[Chart courtesy of MarketWatch.com]
Last week’s downgrades were forgotten as markets edged up today, with the S&P 500 gaining 0.36%. The optimism was seen across global indices while gold and oil prices pushed higher.
While global markets and commodities didn’t account for Europe’s troubles, the 10-year Treasury stood still at 1.85%. In the context of bond markets, investors continue to seek safer havens to store their assets, indicating perception of greater risk.
Elevated risk was seen in the form of the VIX, which rose 6.17% after a few weeks of relative inactivity. In essence, there’s still a lot of volatility in the market that can’t be ignored.
This week will be crucial in relation to Greece’s fate and whether or not it can convince bondholders to take a 50% haircut. The troika will be in Athens to analyze Greece’s situation and whether it can persist in the Eurozone. As I’ve previously said, Greece has no business staying in the Eurozone. Any reforms implemented are simply too little too late as the contagion has already spread. A new future back on the drachma needs to be embraced.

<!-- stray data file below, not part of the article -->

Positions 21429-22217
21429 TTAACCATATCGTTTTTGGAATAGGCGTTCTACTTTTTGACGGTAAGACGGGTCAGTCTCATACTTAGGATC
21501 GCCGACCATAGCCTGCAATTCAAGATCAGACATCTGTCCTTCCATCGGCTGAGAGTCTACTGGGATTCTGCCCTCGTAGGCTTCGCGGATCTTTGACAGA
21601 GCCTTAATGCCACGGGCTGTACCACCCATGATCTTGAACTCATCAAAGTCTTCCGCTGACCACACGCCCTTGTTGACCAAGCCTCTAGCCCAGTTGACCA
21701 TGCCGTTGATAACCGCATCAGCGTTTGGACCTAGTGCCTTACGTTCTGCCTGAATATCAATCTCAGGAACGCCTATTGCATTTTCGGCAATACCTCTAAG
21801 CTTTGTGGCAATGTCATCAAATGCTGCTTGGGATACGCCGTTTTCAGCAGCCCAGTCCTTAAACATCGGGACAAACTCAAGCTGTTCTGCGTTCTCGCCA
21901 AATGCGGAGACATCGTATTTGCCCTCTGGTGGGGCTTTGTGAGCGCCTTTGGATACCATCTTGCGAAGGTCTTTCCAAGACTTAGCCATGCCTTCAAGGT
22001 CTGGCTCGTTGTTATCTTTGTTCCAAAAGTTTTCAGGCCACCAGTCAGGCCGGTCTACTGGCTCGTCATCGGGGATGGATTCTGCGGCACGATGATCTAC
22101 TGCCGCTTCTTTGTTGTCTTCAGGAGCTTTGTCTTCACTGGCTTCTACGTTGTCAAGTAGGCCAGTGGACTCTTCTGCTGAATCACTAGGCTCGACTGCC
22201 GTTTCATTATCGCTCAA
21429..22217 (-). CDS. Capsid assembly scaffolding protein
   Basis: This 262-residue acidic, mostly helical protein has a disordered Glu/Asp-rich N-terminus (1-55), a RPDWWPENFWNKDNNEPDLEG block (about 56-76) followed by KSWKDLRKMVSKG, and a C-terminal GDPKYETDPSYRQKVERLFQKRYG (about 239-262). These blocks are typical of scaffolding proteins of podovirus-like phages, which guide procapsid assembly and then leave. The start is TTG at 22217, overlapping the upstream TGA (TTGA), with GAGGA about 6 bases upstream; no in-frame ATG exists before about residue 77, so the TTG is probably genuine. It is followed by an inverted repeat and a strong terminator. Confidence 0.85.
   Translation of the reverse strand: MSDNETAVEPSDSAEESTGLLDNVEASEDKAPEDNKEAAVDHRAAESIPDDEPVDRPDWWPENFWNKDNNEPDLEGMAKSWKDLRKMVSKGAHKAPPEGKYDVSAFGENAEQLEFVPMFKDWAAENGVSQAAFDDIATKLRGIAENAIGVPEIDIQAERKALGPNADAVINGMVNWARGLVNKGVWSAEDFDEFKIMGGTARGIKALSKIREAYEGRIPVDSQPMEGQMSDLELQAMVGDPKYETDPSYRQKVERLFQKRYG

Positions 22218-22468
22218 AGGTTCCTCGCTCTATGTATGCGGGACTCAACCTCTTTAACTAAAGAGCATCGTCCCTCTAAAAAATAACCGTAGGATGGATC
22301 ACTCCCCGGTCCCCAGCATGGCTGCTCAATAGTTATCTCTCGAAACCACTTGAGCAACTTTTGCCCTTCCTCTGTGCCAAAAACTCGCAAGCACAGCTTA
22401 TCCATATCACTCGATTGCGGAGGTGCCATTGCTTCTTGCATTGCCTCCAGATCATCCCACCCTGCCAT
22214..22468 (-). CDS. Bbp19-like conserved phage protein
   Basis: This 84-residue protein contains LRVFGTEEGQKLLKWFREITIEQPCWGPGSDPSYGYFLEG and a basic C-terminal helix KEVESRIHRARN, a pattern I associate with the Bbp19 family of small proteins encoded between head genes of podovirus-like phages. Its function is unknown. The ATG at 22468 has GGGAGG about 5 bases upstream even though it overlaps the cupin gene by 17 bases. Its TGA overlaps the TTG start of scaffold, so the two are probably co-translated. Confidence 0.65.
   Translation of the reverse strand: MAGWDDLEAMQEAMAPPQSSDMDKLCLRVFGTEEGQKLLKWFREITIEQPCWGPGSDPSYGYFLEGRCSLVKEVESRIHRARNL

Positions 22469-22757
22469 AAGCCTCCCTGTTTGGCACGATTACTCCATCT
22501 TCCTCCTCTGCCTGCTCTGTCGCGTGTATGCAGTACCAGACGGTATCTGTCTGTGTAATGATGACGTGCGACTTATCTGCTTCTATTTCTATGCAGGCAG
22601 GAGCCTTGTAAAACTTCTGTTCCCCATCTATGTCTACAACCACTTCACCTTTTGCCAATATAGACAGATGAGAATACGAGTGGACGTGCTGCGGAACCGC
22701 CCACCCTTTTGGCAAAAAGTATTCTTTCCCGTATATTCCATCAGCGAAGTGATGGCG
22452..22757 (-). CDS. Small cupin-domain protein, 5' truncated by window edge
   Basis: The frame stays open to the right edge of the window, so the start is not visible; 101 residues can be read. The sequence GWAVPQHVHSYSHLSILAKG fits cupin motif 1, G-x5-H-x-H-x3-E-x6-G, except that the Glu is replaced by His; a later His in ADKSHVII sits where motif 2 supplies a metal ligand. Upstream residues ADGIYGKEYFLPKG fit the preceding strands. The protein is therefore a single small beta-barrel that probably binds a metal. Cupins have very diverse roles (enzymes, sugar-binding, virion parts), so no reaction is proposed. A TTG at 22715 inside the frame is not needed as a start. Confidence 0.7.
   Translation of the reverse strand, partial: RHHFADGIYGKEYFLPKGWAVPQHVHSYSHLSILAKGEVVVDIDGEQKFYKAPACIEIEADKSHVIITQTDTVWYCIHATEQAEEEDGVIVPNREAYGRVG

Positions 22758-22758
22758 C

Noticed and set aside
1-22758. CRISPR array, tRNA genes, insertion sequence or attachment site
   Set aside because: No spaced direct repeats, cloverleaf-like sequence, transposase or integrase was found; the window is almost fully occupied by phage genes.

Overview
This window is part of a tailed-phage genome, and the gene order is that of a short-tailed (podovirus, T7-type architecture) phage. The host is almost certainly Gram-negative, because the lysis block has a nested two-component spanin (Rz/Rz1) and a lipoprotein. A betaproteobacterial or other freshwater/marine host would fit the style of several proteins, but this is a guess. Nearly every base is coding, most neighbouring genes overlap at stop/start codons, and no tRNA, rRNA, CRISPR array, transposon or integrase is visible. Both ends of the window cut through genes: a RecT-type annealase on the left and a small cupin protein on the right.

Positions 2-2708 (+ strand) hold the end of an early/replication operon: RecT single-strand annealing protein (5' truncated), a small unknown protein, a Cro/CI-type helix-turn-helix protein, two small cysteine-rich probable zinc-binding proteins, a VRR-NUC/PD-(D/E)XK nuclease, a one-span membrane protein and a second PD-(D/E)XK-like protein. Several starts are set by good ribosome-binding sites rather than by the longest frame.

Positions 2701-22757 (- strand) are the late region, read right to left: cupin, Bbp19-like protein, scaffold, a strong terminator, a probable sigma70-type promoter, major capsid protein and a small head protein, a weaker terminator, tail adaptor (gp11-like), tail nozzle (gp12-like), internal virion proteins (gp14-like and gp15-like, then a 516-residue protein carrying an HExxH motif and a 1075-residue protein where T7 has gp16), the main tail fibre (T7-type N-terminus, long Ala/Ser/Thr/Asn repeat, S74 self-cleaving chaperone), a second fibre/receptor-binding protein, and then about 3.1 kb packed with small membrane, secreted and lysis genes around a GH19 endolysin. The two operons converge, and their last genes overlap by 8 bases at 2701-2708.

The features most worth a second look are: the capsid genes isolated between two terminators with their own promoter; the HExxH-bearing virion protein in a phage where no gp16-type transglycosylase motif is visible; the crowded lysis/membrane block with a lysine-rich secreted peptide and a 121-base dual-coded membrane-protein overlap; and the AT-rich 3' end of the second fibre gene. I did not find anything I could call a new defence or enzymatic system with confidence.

Interestingly, Friday’s S&P downgrades haven’t had much of an effect on borrowing costs. For instance, Spain’s bond auction today resulted in lower yields despite a 2 notch downgrade while France’s yields have barely budged. If there’s any plus side, the S&P warnings toward the end of last year minimized any potential surprises that could’ve spooked markets and added significant volatility.
The EFSF was also downgraded yesterday, losing its AAA status. Yet, this didn’t appear to have much of an effect given that most European leaders agree that the EFSF lacks the necessary financial firepower to act as an effective bailout fund.
Amidst talks that China’s slowing down, its Q4 GDP figure supports that statement as its quarterly GDP growth hit its lowest level since 2009. China’s inability to spur domestic demand via consumption in order to offset decreases in exports is something it must overcome if it wants steady growth.
Despite some of the negativity we’ve seen in Europe as well as cracks surfacing in Asia, markets don’t really seem to mind. Perhaps there’s an expectation that there’s a long-term solution looming in Europe and that Greece will come to a resolution.
However, I still believe the marketplace is quite risky, thus warranting a cautious approach to equity ETF exposure. What that means is that you need to have your sell stop discipline in place should the downside suddenly come into play in a big way.